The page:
LOS ANGELES — A disagreement over a well-known slice of the Southern California coast is threatening to drive a wedge between Marines and surfers, groups that had recently set aside differences and become political allies.
At issue is the 2.25-mile stretch of surf and sand known as Trestles, between the San Onofre nuclear plant and the San Diego County-Orange County line. The name comes from two train trestles that parallel the ocean.
To wave riders, Trestles represents seven of the primo surf breaks in the world. To Marines, the middle section of the 2.25 miles is an ideal location to teach grunts how to fight their away from ship to shore and inland.
With the San Clemente-based Surfrider Foundation in the lead, surfers petitioned to have Trestles listed on the National Register of Historic Places, for its role in the rise of “surf culture.” Surfers hope the listing will ensure that nothing will disrupt the site’s isolation and lack of “commercial growth.”
The Marine Corps, which owns the beach and the paths leading to it, opposes having Trestles listed, out of concern that the designation might lead to civilian oversight that crimps training.
The skirmish is not over, but so far the surfers appear to be winning.
Despite opposition from the Marine Corps and the Navy, the State Historical Resources Commission voted unanimously Feb. 8 to forward a recommendation to Washington that Trestles be listed.
The decision now rests with the civilians who run the National Register, which is part of the National Park Service.
The recommendation “does not and will not impose any additional requirements for consultation for military training and operational use,” according to documents supporting the Trestles nomination.
“This is a historic designation, it does not change the use of the property,” said Amy Crain, a state historian.
But military brass and two state senators aren’t buying the assurances that nothing will keep the Marines from using what is called Green Beach for mock assaults, or for other exercises involving heavy vehicles traveling between the beach and the open spaces of Camp Pendleton.
Military officials “believe these assurances to be unenforceable,” Brig. Gen. Vincent Coglianese, commanding general of Camp Pendleton, wrote to the state historic preservation officer before the commission vote.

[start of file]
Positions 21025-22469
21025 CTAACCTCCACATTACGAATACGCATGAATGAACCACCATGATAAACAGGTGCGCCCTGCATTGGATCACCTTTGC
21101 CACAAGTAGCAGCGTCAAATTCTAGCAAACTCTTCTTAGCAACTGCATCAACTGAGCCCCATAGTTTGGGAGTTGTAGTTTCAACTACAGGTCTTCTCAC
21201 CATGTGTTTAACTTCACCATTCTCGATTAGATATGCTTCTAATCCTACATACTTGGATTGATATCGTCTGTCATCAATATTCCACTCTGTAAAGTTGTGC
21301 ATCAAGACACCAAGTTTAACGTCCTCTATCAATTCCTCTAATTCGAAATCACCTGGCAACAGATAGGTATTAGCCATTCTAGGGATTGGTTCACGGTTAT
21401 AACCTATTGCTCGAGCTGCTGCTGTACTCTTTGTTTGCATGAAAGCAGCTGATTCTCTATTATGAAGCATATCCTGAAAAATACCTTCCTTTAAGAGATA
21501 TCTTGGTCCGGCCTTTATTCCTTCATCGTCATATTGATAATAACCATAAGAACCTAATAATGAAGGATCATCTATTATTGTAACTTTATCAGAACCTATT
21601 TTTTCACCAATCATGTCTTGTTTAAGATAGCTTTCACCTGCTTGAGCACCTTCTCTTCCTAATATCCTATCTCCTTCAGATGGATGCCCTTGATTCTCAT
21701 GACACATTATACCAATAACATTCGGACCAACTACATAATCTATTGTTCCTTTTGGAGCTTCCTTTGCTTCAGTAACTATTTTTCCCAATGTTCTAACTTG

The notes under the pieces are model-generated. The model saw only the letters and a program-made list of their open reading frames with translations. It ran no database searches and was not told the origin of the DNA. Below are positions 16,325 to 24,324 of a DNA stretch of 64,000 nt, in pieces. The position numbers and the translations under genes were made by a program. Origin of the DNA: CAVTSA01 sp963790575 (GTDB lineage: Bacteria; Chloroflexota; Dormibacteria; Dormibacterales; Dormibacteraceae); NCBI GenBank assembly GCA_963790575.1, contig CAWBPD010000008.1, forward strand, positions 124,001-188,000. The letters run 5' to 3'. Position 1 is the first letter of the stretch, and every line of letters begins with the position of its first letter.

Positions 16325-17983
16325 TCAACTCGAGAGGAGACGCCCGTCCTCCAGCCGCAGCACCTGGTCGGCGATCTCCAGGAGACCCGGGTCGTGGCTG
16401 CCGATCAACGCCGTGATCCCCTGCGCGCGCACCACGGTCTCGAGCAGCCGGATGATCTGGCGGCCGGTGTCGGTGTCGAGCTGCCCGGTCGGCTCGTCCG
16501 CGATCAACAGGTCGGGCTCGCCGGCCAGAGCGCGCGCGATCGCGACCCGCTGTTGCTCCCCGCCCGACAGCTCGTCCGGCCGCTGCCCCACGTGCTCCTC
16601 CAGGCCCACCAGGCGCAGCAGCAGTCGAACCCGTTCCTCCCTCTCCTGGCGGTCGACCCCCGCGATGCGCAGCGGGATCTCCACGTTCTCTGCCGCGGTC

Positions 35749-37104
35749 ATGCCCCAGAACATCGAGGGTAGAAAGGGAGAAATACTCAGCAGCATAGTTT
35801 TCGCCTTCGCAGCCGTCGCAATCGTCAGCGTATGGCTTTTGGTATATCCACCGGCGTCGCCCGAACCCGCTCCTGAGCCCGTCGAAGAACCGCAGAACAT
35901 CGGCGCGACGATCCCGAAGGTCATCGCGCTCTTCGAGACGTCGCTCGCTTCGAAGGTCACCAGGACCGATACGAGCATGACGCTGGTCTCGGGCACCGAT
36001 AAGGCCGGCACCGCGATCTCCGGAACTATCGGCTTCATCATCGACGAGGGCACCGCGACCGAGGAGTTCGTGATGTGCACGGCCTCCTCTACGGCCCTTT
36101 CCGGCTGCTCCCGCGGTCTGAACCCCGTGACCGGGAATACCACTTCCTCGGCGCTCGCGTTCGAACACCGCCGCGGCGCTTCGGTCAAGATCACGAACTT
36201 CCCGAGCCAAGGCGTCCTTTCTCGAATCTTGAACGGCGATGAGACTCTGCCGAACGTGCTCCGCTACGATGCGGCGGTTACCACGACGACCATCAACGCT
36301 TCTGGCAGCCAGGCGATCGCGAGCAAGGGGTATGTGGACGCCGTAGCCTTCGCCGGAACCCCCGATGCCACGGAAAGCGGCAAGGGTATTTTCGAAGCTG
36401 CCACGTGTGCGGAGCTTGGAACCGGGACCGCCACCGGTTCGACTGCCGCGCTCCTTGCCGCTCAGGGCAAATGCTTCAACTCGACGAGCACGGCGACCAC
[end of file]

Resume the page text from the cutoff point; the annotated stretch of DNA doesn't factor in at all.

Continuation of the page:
State Sens. Mimi Walters and Mark Wyland, in a joint statement, warned that listing Trestles will “put state bureaucrats and surfers in control of Marine Corps training near Trestles.”
From World War II to 1971, the Marine Corps was in control of the entire 2.25 miles. But after prodding from then-President Nixon, a part-time resident of San Clemente, the military leased the property to the state to establish San Onofre State Beach.
Of course, even before the Trestles breaks — Uppers, Lowers, Middles, Church, the Point, Old Man’s and Dog Patch — were open to the public, intrepid surfers were attracted by the near-perfect waves.
“For well over 25 years, surfers carried on guerrilla warfare with U.S. Marines,” according to a California Department of Parks and Recreation history of the area. “Trespassing surfers were chased, arrested and fined.”
One of those who fondly remember those days is Bruce Johnston, later a member of the Beach Boys.
“We even had to outrun 18-year-old Marines from Oklahoma trying to chase us away,” Johnston wrote in support of listing Trestles as a historic place. “... It was a great experience!”
In 1963, Trestles was mentioned in “Surfin’ USA,” the Beach Boys song that became an anthem for a suddenly surf-obsessed generation. Beach Boy Mike Love has joined Johnston in supporting Trestles as a historic site.
Trestles would be the first surf spot to be listed as such, state officials said. Before its vote, the state commission received more than 1,300 letters about Trestles — 1,235 in support, 112 in opposition, a record for any proposed historic designation.